Those two words sum up the relationship between primary and behavioral health care.
As frustrating as it is, behavioral health is an often-overlooked component of comprehensive patient care. In the traditional model, primary care physicians are the patient’s first access point to behavioral health treatment. According to a study published by the Medical Group Management Organization (MGMA), 20 percent of all visits to primary care doctors included at least one behavioral health indicator (i.e., depression, screening, counseling, etc.).
The physician may miss important signs of a behavioral illness if they do not screen the patient. However, even if the physician identifies the illness, they may be so overwhelmed with administrative burden that they have to refer the patient to a behavioral health specialist. That specialist may have little availability for new patients, thus limiting access.
That patient may end up being one of the 17.7 million U.S. adults who experience appointment delays or cancellations, the 7.3 million who can’t get their prescription when they need it, or the 4.9 million who could not access the right care.
Untreated mental health conditions cost the U.S. economy $300 billion per year in hospital readmissions and healthcare resources. Depression alone can increase a patient’s risk of developing cardiovascular and metabolic diseases by 40 percent or more, and may double the risk in patients with preexisting heart disease. For primary care physicians in risk-based arrangements, this is an exceptionally difficult challenge to navigate.
The wide-scale shortage of mental health practitioners, barriers to entry, and payer limitations make referring patients to this much-needed treatment difficult. For doctors, seeing their patients return to the hospital for treatments that will not ease their symptoms can be disheartening.
How can physicians in value-based care arrangements provide comprehensive patient care with a fragmented behavioral health system?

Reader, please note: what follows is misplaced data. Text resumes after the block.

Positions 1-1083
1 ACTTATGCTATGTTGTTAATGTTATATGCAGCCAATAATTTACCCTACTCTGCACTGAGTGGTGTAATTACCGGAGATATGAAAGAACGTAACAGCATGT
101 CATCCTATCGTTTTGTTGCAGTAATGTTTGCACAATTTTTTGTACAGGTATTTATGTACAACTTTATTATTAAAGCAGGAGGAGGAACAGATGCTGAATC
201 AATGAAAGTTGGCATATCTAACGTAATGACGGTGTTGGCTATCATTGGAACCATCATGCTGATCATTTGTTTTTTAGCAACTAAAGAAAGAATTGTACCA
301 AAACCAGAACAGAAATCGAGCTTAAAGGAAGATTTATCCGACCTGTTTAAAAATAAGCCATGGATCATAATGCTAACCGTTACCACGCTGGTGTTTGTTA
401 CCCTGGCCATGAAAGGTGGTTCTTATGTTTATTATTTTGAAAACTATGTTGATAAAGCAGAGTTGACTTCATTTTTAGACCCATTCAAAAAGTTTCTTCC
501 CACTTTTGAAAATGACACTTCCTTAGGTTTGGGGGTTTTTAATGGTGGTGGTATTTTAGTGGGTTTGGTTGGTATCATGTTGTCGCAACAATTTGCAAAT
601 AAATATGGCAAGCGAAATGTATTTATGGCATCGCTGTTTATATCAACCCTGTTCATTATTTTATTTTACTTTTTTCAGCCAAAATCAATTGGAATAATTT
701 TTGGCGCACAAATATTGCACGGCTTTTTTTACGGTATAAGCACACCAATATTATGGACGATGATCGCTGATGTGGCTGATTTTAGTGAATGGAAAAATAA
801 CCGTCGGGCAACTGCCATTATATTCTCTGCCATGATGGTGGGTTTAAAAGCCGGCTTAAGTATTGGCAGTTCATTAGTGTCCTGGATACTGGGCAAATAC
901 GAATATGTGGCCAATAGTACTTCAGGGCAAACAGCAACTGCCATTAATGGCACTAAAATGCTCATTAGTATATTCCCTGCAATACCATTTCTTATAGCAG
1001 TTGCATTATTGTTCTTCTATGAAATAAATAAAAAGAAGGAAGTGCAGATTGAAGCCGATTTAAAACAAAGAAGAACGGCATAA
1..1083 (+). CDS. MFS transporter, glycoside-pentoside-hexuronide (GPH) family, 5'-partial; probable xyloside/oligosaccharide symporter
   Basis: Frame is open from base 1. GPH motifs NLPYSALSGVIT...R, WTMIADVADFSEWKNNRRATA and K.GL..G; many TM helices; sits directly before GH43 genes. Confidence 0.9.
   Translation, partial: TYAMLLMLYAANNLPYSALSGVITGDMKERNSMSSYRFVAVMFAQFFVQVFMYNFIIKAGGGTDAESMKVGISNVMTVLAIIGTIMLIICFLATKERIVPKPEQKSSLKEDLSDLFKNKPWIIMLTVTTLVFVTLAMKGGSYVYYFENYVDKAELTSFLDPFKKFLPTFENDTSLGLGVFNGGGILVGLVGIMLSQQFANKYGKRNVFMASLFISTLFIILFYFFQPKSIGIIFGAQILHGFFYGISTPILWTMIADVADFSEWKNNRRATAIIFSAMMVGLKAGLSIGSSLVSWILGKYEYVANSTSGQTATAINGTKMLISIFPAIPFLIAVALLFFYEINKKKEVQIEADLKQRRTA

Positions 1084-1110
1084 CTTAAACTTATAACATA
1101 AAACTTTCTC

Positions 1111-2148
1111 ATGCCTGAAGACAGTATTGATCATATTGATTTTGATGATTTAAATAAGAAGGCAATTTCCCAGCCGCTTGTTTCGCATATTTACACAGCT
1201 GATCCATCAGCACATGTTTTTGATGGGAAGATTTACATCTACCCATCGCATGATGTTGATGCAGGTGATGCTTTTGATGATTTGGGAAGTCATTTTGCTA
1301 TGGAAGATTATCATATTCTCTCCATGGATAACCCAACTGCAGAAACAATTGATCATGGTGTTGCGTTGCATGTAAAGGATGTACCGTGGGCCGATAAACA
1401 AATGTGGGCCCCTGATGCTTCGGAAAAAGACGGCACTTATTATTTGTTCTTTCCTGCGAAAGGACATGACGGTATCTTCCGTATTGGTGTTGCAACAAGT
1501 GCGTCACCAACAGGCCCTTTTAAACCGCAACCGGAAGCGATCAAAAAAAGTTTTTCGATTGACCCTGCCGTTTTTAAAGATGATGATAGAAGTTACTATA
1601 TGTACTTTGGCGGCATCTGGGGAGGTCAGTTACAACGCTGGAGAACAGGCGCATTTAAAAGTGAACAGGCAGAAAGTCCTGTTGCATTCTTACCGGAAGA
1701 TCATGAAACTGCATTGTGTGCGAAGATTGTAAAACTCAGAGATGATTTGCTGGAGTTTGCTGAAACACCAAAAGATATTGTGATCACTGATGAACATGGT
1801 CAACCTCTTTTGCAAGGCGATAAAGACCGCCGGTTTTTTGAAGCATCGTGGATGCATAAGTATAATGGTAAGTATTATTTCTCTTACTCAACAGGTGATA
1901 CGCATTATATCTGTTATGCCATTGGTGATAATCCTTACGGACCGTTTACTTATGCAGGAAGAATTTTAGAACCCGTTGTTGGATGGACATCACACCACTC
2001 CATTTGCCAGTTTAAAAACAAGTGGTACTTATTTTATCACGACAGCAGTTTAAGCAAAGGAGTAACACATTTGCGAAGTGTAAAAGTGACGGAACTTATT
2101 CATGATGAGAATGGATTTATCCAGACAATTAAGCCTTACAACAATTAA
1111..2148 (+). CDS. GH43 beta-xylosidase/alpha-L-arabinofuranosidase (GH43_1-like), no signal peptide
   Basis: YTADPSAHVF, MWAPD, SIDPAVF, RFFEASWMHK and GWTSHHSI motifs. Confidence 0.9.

Again, it’s complicated. It will require integrating these two areas of medicine, and that’s when a value-based care framework can help close the gaps.
Stepping Up Care Coordination
According to the American Medical Association, the successful integration of primary care and behavioral health means that patients can access the treatment they need within the practice. Currently, this integration exists on a spectrum — on one end, the PHQ-9 assessment; on the other, a team-based approach that involves primary care physicians and behavioral health specialists.
Many physicians fall on the PHQ-9 assessment end of the continuum (or the traditional model I described earlier). However, studies show that a team-based approach to primary care and behavioral health produces the best results. In fact, physicians in the study reported that 50 percent of their patients saw a five-point reduction in their PHQ-9 assessments, while 32 percent saw an up to 50 percent improvement in their scores.
Building Supportive Technology
For physicians in value-based arrangements, behavioral health presents unique challenges, especially around the absence of official quality measures (as of this article’s publication date).
Some physicians may use metrics like behavioral health screenings and hospital readmissions to assess the quality of care. However, this lack of standardization presents physicians with a major problem: they may not have the technology to support whatever quality measures value-based care programs decide to use.